Our Take: Taking Flight with Bad Suns’ Sophomore Album ‘Disappear Here’

Bad Suns © Elliot Lee Hazel
Bad Suns © Elliot Lee Hazel

Tracy's Take


In the middle of an era where people live and breathe music, it is difficult to capture the attention of the public when they are constantly fixated on listening to someone else. Rising out of California, Bad Suns are a victim of this sad truth even with countless tours with artists like Halsey, The 1975 and The Neighbourhood.

Their debut album, 2014’s Language & Perspective, reveals the band’s several elusive layers and introduces us to the sharp, rasp vocals of frontman Christo Bowman. In light of it not resembling typical alternative music, their sound can be difficult to grasp. However, it is the fact that they continue to craft intricate melodies that keep their listeners guessing that makes them so successful. When you hear that your favorite band/artist is releasing something new, the overwhelming excitement masks the fact that you are usually able to envision what you should be expecting. When it comes to a band like Bad Suns, fans will always be on their toes, yet never disappointed in the slightest.

Read: Bad Suns' “Language & Perspective”

by Mitch Mosk

Drumming to their own beat and getting lost in their own sounds is a theme that the band has stuck with, and showcased in the recent release of their sophomore effort, Disappear Here  (9/16/2016 via BMG/Vagrant Records). As opposed to Language & Perspective, the band’s new record follows one narrow road that leads straight into the sun. It is indeed a sequel to their previous album in the way that it continues writing the story that briefly ended after Language & Perspective.

The ringing of guitar riffs from Ray Libby, the vivid dynamism between Gavin Bennett and Miles Morris, and the intensity of Bowman’s voice increasing with each passing track as if building on residue is electric. The palpable experience begins with the title track “Disappear Here” and the electricity ceases to fade even after the journey ends.

Read: Bad Suns Reappear with Single “Disappear Here”

by Mitch Mosk

Watch: “Disappear Here” – Bad Suns

Heartbreaker” serves as the second track of the album, and is the spitting image of an anthem for a love gone wrong. This harsh reality is covered in glamorously by an upbeat melody, and weighs heavily on the band’s influence by The Cure. As it progresses, the band taps back into a familiar darkness on a personal favorite track from the album, “Love Like Revenge.”. While it is dark and filled with angst, it is also sultry:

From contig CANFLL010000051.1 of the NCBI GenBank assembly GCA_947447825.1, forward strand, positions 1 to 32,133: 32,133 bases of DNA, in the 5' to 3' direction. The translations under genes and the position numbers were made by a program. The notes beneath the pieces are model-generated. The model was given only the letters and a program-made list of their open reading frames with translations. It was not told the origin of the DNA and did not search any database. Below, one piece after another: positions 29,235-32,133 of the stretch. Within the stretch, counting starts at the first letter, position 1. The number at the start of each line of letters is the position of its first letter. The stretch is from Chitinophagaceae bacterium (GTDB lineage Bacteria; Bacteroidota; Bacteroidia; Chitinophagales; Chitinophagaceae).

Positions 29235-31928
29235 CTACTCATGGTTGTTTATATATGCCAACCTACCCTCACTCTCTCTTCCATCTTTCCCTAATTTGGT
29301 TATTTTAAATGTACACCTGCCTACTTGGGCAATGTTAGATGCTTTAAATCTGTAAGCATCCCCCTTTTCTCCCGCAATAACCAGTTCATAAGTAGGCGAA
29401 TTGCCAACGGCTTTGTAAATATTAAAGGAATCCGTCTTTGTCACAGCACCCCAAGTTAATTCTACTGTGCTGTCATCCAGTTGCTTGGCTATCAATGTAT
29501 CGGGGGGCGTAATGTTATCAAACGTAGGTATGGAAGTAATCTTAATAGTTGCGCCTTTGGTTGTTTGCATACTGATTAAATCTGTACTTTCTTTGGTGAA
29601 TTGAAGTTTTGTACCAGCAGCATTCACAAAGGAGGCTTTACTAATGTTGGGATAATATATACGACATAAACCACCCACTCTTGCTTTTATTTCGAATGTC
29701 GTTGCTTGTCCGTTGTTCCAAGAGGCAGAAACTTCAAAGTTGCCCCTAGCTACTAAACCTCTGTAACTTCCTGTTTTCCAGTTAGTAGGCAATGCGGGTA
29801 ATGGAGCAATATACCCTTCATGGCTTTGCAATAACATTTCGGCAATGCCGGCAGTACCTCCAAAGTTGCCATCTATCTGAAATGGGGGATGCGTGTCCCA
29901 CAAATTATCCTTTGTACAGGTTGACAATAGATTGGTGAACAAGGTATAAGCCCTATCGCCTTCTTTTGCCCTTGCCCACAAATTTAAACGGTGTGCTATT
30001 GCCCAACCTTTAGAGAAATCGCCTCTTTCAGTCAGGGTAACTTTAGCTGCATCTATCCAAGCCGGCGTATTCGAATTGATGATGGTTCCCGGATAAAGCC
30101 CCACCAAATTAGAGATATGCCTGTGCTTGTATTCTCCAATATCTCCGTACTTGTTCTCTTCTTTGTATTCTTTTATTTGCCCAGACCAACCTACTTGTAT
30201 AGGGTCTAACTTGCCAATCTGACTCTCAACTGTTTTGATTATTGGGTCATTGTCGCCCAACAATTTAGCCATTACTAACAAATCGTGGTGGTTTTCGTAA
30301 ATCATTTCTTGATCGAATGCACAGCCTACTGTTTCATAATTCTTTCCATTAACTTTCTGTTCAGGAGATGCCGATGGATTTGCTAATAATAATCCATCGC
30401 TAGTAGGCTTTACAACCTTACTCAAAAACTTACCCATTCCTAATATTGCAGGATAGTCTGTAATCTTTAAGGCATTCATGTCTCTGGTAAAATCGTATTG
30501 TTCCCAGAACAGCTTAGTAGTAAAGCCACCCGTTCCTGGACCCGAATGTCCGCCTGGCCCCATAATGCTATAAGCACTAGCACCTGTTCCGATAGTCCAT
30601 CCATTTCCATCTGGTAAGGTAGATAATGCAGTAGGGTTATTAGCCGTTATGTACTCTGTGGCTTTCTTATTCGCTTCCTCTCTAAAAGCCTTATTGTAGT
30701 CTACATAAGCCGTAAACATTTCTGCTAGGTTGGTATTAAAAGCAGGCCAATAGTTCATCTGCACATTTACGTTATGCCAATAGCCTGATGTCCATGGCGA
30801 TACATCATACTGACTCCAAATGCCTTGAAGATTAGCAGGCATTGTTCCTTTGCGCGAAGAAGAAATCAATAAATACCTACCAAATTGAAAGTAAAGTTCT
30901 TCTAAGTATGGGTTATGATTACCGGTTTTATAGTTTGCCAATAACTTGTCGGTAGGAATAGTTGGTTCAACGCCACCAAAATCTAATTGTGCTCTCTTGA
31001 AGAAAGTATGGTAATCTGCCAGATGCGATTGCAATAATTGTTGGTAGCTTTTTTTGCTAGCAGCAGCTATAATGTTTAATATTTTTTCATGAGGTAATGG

Swallow all your fear and try to see
There’s no good in lies you want to believe
Am I happy? No, I’m just distracted
Fill me with hope and my hope collapses
Dizzy and afraid to fall asleep, I wait in silence
I know you know
How bad we both need this
Trust me, we can put the past behind us
Meet me at the place where love once found us

As the journey into the sun ends, “Outskirts of Paradise” rings into the background of a picture-perfect life. There is no escaping the end of the ride, which can be frustrating, but all of that frustration is folded into this single song. Bowman’s howling backed by such blissful melodies marks the perfect beginning to the end, and end to the beginning.

Disappear Here allows its listeners to hear each member of the band as an individual. It highlights their strengths, but is not afraid to shake things up to keep you guessing. As one cohesive project, it is flushed with desire and despair. With each passing song, I felt myself collapsing into every sound as if I were actually going to disappear. It is bound to keep you coming back for more, and questioning what the band has up their sleeves next.

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cover photo: Bad Suns © Elliot Lee Hazel

Disappear Here – Bad Suns

Disappear Here - Bad Suns
Disappear Here – Bad Suns
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